Little white lies
White supremacy is the false belief that white individuals are superior to those of other races. It is not a simple misconception but an ideology rooted in deception. Race is the first myth, superiority the next. Proponents of this ideology stubbornly cling to an invention that privileges them.
I hear how this lie softens language from a “war on drugs” to an “opioid epidemic,” and blames “mental health” or “video games” for the actions of white assailants even as it attributes “laziness” and “criminality” to non-white victims. I notice how it erases those who look like me, and I watch it play out in an endless parade of pale faces that I can’t seem to escape—in film, on magazine covers, and at awards shows.
Tell me—what is the difference between overpolicing in minority neighborhoods and the bias of the algorithm that sent officers there? What is the difference between a segregated school system and a discriminatory grading algorithm? Between a doctor who doesn’t listen and an algorithm that denies you a hospital bed? There is no systematic racism separate from our algorithmic contributions, from the hidden network of algorithmic deployments that regularly collapse on those who are already most vulnerable.
Resisting technological determinism
Technology is not independent of us; it’s created by us, and we have complete control over it. Data is not just arbitrarily “political”—there are specific toxic and misinformed politics that data scientists carelessly allow to infiltrate our data sets. White supremacy is one of them.
We’ve already inserted ourselves and our decisions into the outcome—there is no neutral approach. There is no future version of data that is magically unbiased. Data will always be a subjective interpretation of someone’s reality, a specific presentation of the goals and perspectives we choose to prioritize in this moment. That’s a power held by those of us responsible for sourcing, selecting, and designing this data and developing the models that interpret the information. Essentially, there is no exchange of “fairness” for “accuracy”—that’s a mythical sacrifice, an excuse not to own up to our role in defining performance at the exclusion of others in the first place.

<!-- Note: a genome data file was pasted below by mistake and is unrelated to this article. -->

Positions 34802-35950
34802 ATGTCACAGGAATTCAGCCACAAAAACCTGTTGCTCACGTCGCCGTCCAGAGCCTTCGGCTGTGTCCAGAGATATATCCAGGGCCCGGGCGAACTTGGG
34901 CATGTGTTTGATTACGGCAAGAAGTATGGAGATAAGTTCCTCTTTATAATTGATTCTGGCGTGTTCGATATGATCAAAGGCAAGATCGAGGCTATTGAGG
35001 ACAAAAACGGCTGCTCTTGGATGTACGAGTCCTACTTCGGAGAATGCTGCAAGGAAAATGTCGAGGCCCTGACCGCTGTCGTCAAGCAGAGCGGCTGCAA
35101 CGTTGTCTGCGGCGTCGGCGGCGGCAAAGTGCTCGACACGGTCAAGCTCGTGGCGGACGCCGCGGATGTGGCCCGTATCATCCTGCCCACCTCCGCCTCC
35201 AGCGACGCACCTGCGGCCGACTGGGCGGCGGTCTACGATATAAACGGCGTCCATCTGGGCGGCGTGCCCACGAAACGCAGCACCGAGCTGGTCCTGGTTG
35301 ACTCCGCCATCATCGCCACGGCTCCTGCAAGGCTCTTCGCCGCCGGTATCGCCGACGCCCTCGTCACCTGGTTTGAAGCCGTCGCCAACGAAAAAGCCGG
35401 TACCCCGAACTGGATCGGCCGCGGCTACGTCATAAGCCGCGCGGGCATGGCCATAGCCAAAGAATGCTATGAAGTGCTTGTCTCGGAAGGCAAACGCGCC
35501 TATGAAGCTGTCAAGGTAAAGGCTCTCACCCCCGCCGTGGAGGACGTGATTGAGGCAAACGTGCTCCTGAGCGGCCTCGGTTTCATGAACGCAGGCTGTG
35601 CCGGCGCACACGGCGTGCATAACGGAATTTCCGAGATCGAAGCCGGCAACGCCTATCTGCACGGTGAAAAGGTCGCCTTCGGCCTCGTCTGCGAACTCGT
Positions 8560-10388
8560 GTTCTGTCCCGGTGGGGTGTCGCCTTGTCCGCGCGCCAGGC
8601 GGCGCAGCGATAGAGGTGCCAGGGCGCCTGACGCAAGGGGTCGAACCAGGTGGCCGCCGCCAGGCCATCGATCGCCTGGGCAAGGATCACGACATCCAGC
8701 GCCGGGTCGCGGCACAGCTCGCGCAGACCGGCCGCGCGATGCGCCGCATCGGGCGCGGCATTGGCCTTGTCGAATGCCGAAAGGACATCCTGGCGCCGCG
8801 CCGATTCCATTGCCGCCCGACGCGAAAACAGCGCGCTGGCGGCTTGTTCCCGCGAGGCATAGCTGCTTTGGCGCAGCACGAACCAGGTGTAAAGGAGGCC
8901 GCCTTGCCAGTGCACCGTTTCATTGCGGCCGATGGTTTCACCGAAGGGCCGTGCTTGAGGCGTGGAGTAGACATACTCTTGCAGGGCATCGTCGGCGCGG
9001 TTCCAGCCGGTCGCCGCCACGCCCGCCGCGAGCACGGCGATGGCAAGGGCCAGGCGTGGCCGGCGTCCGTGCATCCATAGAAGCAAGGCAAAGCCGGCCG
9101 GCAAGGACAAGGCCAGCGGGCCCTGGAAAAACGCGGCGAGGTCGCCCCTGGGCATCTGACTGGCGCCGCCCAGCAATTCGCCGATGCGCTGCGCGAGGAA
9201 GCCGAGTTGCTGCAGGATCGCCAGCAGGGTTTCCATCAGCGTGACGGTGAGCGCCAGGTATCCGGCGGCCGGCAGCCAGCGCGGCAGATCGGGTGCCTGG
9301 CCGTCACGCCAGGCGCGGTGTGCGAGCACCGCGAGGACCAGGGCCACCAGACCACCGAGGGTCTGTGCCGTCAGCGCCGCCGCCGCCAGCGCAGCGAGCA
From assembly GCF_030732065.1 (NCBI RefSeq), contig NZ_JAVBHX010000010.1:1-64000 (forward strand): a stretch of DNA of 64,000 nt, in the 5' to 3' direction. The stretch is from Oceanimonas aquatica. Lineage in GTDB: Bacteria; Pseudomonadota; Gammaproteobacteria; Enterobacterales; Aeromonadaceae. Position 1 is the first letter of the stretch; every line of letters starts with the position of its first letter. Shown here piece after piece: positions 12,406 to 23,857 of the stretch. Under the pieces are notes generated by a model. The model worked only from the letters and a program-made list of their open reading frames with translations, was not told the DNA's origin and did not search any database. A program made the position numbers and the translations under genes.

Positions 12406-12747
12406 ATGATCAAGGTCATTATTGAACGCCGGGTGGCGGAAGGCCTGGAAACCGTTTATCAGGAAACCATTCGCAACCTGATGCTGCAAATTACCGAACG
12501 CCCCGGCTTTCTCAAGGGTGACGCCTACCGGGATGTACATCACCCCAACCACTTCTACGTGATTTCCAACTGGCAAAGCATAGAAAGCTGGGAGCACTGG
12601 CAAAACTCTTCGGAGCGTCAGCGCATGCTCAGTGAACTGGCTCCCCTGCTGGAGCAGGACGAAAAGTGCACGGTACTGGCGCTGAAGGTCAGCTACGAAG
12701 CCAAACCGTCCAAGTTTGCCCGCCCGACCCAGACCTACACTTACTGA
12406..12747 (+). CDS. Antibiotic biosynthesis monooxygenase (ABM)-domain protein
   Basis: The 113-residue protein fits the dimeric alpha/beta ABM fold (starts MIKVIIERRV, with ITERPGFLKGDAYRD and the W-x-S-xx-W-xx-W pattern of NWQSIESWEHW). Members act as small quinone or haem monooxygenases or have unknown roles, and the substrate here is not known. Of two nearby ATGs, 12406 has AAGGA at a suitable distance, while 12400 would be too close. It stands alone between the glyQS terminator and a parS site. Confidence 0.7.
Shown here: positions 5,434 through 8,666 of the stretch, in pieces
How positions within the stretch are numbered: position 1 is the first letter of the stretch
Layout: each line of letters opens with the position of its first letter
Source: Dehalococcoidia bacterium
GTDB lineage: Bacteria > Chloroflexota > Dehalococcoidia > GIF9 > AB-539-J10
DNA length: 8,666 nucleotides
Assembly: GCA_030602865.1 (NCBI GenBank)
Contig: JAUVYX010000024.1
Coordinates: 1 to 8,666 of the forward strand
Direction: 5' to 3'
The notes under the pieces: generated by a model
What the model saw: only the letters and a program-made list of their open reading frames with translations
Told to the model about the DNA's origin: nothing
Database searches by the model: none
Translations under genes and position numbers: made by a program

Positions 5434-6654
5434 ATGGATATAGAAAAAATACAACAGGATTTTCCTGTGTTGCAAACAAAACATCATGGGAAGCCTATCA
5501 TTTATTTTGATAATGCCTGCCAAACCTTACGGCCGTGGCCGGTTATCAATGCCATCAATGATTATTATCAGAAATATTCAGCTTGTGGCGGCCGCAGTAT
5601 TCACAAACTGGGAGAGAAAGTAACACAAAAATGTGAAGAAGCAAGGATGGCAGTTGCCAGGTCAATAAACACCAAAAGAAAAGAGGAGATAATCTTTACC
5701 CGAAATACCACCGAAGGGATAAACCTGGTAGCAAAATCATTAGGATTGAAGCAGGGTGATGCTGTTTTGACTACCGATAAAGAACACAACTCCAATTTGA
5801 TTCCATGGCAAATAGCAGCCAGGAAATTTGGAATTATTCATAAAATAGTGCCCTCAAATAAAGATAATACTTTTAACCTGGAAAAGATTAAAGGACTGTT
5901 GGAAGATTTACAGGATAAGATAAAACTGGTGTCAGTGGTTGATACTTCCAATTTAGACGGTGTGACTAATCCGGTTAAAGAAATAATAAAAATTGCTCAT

Distracted by corporate condolences, abstract technical solutions, and articulate social theories, I’ve watched peers congratulate themselves on invisible progress. Ultimately, I envy them, because they have a choice in the same world where I, like every other Black person, cannot opt out of caring about this.
As Black people now die in a cacophony of natural and unnatural disasters, many of my colleagues are still more galvanized by the latest product or space launch than the jarring horror of a reality that chokes the breath out of me.
For years, I’ve watched this issue extolled as important, but it’s clear that dealing with it is still seen as a non-priority, “nice to have” supplementary action—secondary always to some definition of model functionality that doesn’t include me.
Models clearly still struggling to address these bias challenges get celebrated as breakthroughs, while people brave enough to speak up about the risk get silenced, or worse. There’s a clear cultural complacency with things as usual, and although disappointing, that’s not particularly surprising in a field where the vast majority just don’t understand the stakes.
The machine-learning community continues to accept a certain level of dysfunction as long as only certain groups are affected. This needs conscious change, and that will take as much effort as any other fight against systematic oppression. After all, the lies embedded in our data are not much different from any other lie white supremacy has told. They will thus require just as much energy and investment to counteract.
Deborah Raji is a Mozilla fellow interested in algorithmic auditing and evaluation. She has worked on several award-winning projects to highlight cases of bias in computer vision and improve documentation practices in machine learning.